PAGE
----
Intermission week. My family is in town. I just completed my last week of module-1. Even though I was far more prepared for the final assessment I was still a bit anxious. How hilariously upsetting would it be if I couldn’t pass the final assessment after just repeating module-1, and after having passed it the first time! Fortunately my worries were quelled, I’m moving ahead.
I learned so much more about Ruby this module, and programming in General. I completed every single challenge and solo project without relying on others. I gained a better grasp of the Ruby Object Model, which will only aid me in learning other programming languages. I even re-built Enigma without one initialize method or instance variable, all class methods, teaching myself a functional way of programming in the process. Building Sales Engine again helped me understand the inner workings of databases, and will surely help me with Active Record in Rails. Last module I barely had time to complete any morning mini-challenges. These are small Ruby challenges, assigned almost every morning for all Turing students to tackle with their Posses. Posses usually consist of 1-person from each module and Posse time is every morning from 8:30-9. This module I was able to complete several! I even had time to start this blog which I been meaning to do forever!
One of my fellow classmates has been meaning to start a blog for the longest time but hesitates because he feels he doesn’t have anything of substance to write about. I had the same dilemma starting out. Why write just for the sake of writing, right? Wrong! Unless you’re a gifted writer or seasoned blogger, you’re best work will come over time it’s likely not going to be your first few posts. You have to get comfortable with consistently writing. As with anything, you need a little time and practice to get good results. You can just practice writing blog posts and never publicly post them, but that’s so unlike a techy person. Mark Zuckerberg admitted how many mistakes Facebook has made to get to where they are, and it’s a very long list. But he also explains how important it is to make those mistakes and learn from them as quickly as possible. The more you expose yourself, whether it be blogging or public speaking or whatever, the faster you’ll be able to find your style of doing things (comfort zone) and what works. And let’s be honest, unless you’re a famous person it’s going to take some time for anyone to catch on to your blog and start following. Having a bunch of blog posts in inventory is also a good idea for SEO purposes, more on that in later posts.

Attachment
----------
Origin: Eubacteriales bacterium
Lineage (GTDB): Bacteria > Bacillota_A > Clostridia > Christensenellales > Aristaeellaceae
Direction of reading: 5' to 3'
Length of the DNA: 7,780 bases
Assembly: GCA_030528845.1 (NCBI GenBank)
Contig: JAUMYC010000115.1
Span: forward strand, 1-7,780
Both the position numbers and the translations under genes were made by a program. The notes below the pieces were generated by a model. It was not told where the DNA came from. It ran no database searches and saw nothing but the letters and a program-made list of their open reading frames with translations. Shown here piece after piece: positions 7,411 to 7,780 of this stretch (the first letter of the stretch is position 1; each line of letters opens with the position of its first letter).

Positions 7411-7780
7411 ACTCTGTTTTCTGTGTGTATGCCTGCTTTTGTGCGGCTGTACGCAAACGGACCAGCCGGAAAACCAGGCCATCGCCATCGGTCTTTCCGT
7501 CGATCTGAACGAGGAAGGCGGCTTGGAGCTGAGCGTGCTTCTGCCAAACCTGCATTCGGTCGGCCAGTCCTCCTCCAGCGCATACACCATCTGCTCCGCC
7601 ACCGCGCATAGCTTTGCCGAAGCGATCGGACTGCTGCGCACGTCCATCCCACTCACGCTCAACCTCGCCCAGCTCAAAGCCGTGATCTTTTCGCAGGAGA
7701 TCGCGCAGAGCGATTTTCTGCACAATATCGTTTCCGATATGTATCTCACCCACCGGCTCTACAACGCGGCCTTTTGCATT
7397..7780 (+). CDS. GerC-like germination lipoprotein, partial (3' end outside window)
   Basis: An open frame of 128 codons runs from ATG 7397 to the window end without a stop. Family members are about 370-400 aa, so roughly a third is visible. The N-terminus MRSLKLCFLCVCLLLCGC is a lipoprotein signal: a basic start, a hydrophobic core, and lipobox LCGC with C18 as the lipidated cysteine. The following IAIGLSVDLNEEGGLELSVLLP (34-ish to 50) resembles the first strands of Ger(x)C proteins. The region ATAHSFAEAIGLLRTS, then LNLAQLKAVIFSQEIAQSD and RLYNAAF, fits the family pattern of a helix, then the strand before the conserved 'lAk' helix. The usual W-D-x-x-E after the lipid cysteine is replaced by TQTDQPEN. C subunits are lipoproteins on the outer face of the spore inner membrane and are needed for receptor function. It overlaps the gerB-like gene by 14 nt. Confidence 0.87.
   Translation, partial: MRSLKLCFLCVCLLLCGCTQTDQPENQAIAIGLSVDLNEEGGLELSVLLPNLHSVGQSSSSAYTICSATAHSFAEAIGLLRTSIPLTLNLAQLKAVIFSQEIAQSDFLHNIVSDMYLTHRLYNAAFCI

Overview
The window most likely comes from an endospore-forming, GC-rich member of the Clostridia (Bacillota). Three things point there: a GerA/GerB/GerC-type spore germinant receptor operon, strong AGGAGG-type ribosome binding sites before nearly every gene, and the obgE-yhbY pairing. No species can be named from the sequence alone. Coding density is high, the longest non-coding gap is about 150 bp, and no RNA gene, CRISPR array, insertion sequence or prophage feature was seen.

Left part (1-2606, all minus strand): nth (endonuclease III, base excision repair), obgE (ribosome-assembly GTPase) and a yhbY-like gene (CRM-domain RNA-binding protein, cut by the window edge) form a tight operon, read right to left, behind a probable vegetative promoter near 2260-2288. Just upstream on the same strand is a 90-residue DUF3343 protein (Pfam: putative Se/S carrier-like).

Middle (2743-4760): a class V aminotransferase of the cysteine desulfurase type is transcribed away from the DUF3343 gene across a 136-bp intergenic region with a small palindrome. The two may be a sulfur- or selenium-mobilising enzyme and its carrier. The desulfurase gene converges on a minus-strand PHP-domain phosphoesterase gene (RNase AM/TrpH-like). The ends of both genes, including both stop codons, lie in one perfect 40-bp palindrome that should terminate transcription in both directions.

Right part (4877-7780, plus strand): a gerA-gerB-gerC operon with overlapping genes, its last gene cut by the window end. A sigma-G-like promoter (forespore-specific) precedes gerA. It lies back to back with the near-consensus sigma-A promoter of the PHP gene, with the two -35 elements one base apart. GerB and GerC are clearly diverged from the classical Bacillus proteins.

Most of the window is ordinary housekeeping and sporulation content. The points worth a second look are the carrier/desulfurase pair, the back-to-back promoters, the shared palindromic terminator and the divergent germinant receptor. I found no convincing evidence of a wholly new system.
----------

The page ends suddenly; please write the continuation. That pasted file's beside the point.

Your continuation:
These past 5 posts have been more personal and less educational. My goal was to blog about my experience at Turing so as to help others considering this exciting but very challenging path. Module-1 is arguably the most important module at Turing, especially for inexperienced aspiring developers. Coming into it with no experience is very tough and there’s more to learn than you can imagine. I hope I’ve shed some light on the process. Module-2 is less logically intensive. We’re going to learn web frameworks like Sinatra and Rails. I’m super excited to build web-apps. I just recently completed my first very simple app in Sinatra and launched the bad boy on Heroku, I welcome you to check it out! It’s not much but it’s my first web-baby. In essence, the internet is about sharing knowledge and information. In future posts I would like to get a tad more technical and educate you guys/gals about what I’ve learned. So… less self-reflective rant and more solid information!